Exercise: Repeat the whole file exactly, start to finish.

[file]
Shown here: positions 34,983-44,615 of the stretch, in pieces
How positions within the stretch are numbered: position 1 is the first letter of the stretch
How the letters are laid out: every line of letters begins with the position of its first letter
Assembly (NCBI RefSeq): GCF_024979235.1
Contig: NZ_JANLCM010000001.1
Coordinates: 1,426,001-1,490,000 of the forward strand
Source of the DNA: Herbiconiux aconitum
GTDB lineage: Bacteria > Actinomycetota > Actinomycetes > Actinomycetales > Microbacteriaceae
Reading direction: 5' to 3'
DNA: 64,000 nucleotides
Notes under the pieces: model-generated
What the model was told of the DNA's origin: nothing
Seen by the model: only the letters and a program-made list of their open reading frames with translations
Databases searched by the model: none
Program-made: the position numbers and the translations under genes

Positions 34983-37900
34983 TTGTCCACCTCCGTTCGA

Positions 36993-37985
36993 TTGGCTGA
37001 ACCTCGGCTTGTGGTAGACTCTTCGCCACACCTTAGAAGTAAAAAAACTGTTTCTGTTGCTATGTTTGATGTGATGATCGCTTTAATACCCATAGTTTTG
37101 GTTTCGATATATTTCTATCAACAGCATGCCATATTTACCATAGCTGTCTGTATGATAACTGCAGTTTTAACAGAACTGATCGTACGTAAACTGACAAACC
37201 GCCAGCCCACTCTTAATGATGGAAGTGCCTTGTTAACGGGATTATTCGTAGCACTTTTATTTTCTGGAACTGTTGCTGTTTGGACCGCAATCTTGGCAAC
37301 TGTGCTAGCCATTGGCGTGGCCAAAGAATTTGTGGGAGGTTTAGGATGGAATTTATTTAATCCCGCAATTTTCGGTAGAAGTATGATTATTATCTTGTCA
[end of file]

Shown here: positions 34,983-44,615 of the stretch, in pieces
How positions within the stretch are numbered: position 1 is the first letter of the stretch
How the letters are laid out: every line of letters begins with the position of its first letter
Assembly (NCBI RefSeq): GCF_024979235.1
Contig: NZ_JANLCM010000001.1
Coordinates: 1,426,001-1,490,000 of the forward strand
Source of the DNA: Herbiconiux aconitum
GTDB lineage: Bacteria > Actinomycetota > Actinomycetes > Actinomycetales > Microbacteriaceae
Reading direction: 5' to 3'
DNA: 64,000 nucleotides
Notes under the pieces: model-generated
What the model was told of the DNA's origin: nothing
Seen by the model: only the letters and a program-made list of their open reading frames with translations
Databases searched by the model: none
Program-made: the position numbers and the translations under genes

Positions 34983-37900
34983 TTGTCCACCTCCGTTCGA

Positions 36993-37985
36993 TTGGCTGA
37001 ACCTCGGCTTGTGGTAGACTCTTCGCCACACCTTAGAAGTAAAAAAACTGTTTCTGTTGCTATGTTTGATGTGATGATCGCTTTAATACCCATAGTTTTG
37101 GTTTCGATATATTTCTATCAACAGCATGCCATATTTACCATAGCTGTCTGTATGATAACTGCAGTTTTAACAGAACTGATCGTACGTAAACTGACAAACC
37201 GCCAGCCCACTCTTAATGATGGAAGTGCCTTGTTAACGGGATTATTCGTAGCACTTTTATTTTCTGGAACTGTTGCTGTTTGGACCGCAATCTTGGCAAC
37301 TGTGCTAGCCATTGGCGTGGCCAAAGAATTTGTGGGAGGTTTAGGATGGAATTTATTTAATCCCGCAATTTTCGGTAGAAGTATGATTATTATCTTGTCA